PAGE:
Every Summer After | I usually don’t go towards into romance books, but this one was all over Instagram & Heather’s reviews convinced me to give it a try because it reminded me of Love and Other Words (which I looooooved). It was similar to that in the childhood friends to lovers told through a then & now format– totally different settings & characters though. The majority of the story takes place over the summer at a small lake town in Canada, where Percy falls for the boy next door as they grow up spending their summers together. You know *something* happens that splits them apart, and she goes back to the town for Sam’s moms funeral. The *big thing* is pretty obvious from chapter 3, but I kept thinking maybe I was wrong (I wasn’t), but it was still okay because I was so wrapped up in the characters that it didn’t feel as eye-rolly as it could have.

When Percy returns to the lake for Sam’s mother’s funeral, their connection is as undeniable as it had always been. But until Percy can confront the decisions she made and the years she’s spent punishing herself for them, they’ll never know whether their love might be bigger than the biggest mistakes of their past.Told over the course of six years and one weekend, Every Summer After is a big, sweeping nostalgic look at love and the people and choices that mark us forever.

After this I started and stopped a ton of books, Lessons in Chemistry among others, and couldn’t get into them, my reading has ebbed and flowed so much this year– I either read books back to back, or I go weeks without reading anything.

July & August Picture Book Favorites

Happy end of summer! I decided to combine months to try and catch up on posting– and if I’m honest we mostly read Sophie Mouse books, we’re all caught up and waiting to see if there will be a book 20. As it always seems to go, summer flew by, and we’re (well, me) anxiously awaiting all the new routines that come along with fall. Links in this post will take you to my bookshop or, where I earn a commission for any purchases while you can support your local bookstore.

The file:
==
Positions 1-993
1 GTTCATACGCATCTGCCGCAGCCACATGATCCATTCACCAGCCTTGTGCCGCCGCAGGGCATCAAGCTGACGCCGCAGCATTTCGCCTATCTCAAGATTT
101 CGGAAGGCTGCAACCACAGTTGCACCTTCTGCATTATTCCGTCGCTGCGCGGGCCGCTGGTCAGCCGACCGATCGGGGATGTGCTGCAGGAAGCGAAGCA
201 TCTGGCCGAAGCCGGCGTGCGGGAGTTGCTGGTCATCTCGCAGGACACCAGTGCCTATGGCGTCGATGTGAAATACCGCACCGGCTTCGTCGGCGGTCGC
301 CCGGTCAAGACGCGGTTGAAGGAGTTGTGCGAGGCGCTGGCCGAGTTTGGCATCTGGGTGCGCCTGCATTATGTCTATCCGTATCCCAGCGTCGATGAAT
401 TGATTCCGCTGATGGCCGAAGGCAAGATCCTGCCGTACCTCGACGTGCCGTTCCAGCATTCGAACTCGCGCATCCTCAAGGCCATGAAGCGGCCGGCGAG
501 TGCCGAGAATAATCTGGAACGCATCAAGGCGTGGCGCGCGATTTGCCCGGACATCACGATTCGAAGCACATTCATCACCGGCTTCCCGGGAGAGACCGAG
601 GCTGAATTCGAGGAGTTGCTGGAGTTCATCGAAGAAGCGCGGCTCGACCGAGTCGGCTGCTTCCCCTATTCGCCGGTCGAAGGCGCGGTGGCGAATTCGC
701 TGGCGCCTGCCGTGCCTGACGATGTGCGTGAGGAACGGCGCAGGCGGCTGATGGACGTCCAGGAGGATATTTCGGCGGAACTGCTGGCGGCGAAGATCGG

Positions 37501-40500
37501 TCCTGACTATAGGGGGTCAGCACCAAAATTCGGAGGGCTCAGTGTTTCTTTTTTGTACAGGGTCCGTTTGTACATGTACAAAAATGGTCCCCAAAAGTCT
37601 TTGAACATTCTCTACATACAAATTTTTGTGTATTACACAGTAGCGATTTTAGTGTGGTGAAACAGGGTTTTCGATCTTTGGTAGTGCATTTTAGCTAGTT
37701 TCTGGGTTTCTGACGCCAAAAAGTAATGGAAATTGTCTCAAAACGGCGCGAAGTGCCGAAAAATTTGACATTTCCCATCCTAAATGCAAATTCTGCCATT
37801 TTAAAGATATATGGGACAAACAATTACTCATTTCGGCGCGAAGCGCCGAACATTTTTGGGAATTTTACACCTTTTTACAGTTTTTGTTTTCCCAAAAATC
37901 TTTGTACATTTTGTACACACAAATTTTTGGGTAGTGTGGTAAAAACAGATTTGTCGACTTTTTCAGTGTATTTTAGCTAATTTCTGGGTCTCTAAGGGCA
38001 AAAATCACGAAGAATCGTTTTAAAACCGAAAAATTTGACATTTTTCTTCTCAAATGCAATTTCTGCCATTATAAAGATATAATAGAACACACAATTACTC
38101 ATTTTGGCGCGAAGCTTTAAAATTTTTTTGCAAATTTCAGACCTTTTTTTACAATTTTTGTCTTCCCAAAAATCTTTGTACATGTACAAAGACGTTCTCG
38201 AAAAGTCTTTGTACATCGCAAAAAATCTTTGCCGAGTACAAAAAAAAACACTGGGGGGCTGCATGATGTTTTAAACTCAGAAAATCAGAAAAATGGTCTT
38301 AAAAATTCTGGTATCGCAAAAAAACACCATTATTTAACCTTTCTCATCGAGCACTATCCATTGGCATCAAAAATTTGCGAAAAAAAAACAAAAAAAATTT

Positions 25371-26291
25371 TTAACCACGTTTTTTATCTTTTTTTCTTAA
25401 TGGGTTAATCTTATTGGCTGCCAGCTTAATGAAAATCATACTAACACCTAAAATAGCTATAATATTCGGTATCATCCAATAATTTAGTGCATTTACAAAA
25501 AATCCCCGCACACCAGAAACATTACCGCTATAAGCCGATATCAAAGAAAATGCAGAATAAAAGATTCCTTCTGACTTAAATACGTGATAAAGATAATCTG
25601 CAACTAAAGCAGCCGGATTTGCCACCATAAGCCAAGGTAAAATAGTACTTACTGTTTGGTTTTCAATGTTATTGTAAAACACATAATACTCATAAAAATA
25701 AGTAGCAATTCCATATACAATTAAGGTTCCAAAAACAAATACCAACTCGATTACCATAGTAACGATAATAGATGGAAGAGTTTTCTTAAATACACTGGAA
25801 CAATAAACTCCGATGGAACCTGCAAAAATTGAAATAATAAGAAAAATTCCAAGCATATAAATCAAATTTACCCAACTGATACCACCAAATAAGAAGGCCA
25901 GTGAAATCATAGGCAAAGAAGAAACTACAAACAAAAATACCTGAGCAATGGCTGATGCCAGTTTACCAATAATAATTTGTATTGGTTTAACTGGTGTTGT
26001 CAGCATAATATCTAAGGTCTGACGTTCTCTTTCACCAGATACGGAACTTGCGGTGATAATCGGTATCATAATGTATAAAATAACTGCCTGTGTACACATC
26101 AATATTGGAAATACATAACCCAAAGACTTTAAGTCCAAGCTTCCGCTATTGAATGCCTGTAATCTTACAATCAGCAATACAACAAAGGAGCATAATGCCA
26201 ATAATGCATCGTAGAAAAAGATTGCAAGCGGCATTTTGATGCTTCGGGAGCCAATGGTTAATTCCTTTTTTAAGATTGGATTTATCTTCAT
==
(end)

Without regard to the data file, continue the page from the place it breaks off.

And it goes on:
Redlocks and the Three Bears | Reading this book made me realize that we never really got into traditional fairy tales, but my kids both requested this book over and over again and love reciting different parts of it aloud, “Golidlocks, never heard of her.” For example. It’s a quick read with more muted illustrations, but a fun twist on your favorite fairy tale.

Red Ridinghood and the 3 Billy Goats Gruff | Continuing with the mixed-up fairy tale theme, this one really packs a punch in the silly department with beautiful high color illustrations. There are two other books in this series.

Knight Owl | This book was all over Instagram at one point and I’m so thankful because it became an instant favorite in our house. A small owl gets the opportunity to go to knight school and ends up being the perfect knight to guard the castle at nighttime– befriending the dragon that was (implied) eating the previous knights!

Valenslime | I’m 99% sure this will be in a top favorite of the year. My two-year-old is obsessed, and I even have to admit this book finally convinced me to make slime (there are fun recipes in the back). It’s the followup to Frankenslime, and I had *almost* purchased it last year around Valentine’s Day, but wasn’t sure about it. We randomly saw it facing out at the library & even though it’s technically “out of season”, we picked it up anyway and I’m so happy we did.

The Collectors | While I adore the illustrations and styling of this book, my kids love the collecting and adventure aspect. Two friends set out to find something amazing for the very last spot in their collection. It’s fun to read aloud and the message in the end is really great.

Mindful Mr. Sloth | This was another book we first listened to on audio, but our library finally got a copy of the physical book and it’s SO GOOD. We listened to quite a fee Katy Hudson books on audio and they were all wonderful (stories + great narration!). This one is an adorable story about a little girl who finds a sloth who teaches her the beauty in slowing down sometimes.